$69.3 Million in Wrapped Bitcoin (WBTC) Lost to Address Poisoning Scam

Published: May 3, 2024
Written By:
Vignesh Karunanidhi
Milk Road Writer

In a recent incident of address poisoning, 1,155 Wrapped Bitcoin (WBTC), equivalent to approximately $69.3 million, were transferred to the wrong address.

Blockchain security firm CertiK first reported the news, and on-chain sleuth ZachXBT and the CEO of real-time security alert platform Cyvers later confirmed it.

Key points:

  • 1,155 WBTC, worth around $69.3 million, was lost due to a poisoning scam.
  • The scammer mimicked the first and last six characters of the victim’s intended wallet address.
  • The incident represents the largest loss resulting from an address poisoning scam to date.
  • Address poisoning exploits the length and complexity of cryptocurrency wallet addresses.
Source: Etherscan

Also read: ZKasino Scammer Arrested: Dutch Authorities Seize $12.3 Million In Assets

Crypto scammer mimicked a transfer of 0.05 ETH

According to CertiK, their system detected the transfer of 1,155 Wrapped Bitcoin to an address linked to a poisoning EOA (Externally Owned Account) with the identifier 0xd9A1. The scammer had mimicked a transfer of 0.05 ETH, which led the victim to send the substantial sum of WBTC to the wrong address.

The CEO of Cyvers, a real-time security alert platform, shared the news on X. He stated that this incident likely represents the highest value lost due to an address poisoning scam to date.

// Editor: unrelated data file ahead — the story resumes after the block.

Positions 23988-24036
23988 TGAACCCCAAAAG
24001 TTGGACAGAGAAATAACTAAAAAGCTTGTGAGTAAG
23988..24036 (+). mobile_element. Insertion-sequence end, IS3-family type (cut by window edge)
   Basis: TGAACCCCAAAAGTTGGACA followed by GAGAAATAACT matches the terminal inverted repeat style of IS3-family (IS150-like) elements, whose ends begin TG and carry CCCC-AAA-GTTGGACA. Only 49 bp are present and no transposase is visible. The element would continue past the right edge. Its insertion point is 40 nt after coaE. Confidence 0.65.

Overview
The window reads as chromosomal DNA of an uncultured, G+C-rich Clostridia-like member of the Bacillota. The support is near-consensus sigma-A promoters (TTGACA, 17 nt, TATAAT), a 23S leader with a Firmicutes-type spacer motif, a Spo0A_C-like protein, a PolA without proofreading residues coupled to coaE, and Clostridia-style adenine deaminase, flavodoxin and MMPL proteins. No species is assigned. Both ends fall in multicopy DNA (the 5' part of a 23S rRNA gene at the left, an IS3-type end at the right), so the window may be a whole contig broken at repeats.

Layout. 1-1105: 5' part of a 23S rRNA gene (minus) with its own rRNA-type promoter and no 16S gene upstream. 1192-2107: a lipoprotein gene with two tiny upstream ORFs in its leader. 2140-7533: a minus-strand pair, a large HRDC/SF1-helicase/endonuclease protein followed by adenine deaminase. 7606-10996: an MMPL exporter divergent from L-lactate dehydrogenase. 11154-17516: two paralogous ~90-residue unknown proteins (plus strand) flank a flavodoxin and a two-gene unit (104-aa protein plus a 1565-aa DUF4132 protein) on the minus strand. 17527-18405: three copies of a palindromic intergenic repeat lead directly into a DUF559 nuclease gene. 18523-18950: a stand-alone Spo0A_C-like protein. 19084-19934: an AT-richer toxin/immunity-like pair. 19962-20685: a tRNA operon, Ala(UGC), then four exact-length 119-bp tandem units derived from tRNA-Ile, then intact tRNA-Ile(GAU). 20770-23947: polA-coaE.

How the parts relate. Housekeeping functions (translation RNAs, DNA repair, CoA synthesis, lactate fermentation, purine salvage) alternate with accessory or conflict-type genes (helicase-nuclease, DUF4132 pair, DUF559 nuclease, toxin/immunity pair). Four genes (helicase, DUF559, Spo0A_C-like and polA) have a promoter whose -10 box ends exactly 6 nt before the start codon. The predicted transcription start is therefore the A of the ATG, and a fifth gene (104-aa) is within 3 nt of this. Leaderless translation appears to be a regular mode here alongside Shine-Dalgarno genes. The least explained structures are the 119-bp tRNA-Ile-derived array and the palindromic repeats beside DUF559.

On-chain sleuth ZachXBT further shared the news, confirming that someone had indeed lost $68 million in WBTC by mistakenly copying the wrong address.

Address poisoning is a deceptive technique that exploits the length and complexity of cryptocurrency wallet addresses, which can be up to 42 characters long.

Also read: Crypto Losses From Hacks And Scams Hit Record Low In April: CertiK

Scammers create an address that closely resembles the victim’s intended address. They typically mimic the first and last six characters while altering the other characters.

The scammer then relies on the sender to overlook the discrepancy and proceed with the transaction, resulting in the funds being sent to the wrong address.

This incident highlights the importance of double-checking wallet addresses before initiating any cryptocurrency transactions, especially when dealing with large sums.  

Vignesh Karunanidhi

Vignesh has been a seasoned professional in the crypto space since 2017. He has been writing for over 6 years and specializes in writing and editing various types of crypto content, including news articles, long-form pieces, and blog posts, all focused on sharing the beauty of blockchain and crypto.

Vignesh Karunanidhi
Milk Road Writer
Vignesh has been a seasoned professional in the crypto space since 2017. He has been writing for over 6 years and specializes in writing and editing various types of crypto content, including news articles, long-form pieces, and blog posts, all focused on sharing the beauty of blockchain and crypto.